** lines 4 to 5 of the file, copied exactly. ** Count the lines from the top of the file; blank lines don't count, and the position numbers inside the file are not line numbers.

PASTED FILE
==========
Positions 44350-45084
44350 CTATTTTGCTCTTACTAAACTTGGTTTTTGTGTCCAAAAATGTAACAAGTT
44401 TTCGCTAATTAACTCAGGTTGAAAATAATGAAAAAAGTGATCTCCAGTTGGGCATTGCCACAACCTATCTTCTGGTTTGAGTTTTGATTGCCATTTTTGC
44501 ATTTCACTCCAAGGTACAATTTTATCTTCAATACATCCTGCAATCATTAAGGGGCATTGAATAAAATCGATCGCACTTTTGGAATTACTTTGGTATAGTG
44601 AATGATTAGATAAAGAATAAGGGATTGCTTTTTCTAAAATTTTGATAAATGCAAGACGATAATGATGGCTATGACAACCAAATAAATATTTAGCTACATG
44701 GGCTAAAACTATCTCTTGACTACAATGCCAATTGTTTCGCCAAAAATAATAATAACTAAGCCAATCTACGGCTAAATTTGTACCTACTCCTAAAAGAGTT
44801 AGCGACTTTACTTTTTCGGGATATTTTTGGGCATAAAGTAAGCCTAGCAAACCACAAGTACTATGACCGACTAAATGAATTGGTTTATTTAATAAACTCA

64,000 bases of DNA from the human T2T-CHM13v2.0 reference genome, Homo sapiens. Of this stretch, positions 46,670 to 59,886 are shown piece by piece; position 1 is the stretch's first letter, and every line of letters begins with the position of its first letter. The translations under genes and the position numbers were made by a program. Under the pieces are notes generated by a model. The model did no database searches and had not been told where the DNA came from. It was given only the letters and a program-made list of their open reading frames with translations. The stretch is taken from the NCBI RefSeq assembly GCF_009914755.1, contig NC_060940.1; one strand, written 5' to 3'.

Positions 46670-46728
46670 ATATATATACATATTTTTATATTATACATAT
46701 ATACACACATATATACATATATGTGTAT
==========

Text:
44501 ATTTCACTCCAAGGTACAATTTTATCTTCAATACATCCTGCAATCATTAAGGGGCATTGAATAAAATCGATCGCACTTTTGGAATTACTTTGGTATAGTG
44601 AATGATTAGATAAAGAATAAGGGATTGCTTTTTCTAAAATTTTGATAAATGCAAGACGATAATGATGGCTATGACAACCAAATAAATATTTAGCTACATG